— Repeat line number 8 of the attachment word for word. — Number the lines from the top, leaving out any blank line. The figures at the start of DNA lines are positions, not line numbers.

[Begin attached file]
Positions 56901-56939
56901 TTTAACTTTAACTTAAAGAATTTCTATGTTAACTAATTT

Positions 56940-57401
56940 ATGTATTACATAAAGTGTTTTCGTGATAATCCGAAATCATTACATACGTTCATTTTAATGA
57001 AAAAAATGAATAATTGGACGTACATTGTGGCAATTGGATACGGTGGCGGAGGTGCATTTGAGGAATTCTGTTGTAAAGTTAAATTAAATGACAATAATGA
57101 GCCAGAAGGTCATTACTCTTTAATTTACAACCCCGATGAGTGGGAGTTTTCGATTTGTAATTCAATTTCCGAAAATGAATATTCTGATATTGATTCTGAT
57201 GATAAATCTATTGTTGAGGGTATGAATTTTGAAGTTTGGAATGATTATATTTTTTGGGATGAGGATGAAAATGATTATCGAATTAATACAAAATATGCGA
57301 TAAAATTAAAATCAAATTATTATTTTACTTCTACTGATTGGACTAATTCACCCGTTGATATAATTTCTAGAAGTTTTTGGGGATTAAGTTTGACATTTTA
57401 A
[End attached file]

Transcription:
57301 TAAAATTAAAATCAAATTATTATTTTACTTCTACTGATTGGACTAATTCACCCGTTGATATAATTTCTAGAAGTTTTTGGGGATTAAGTTTGACATTTTA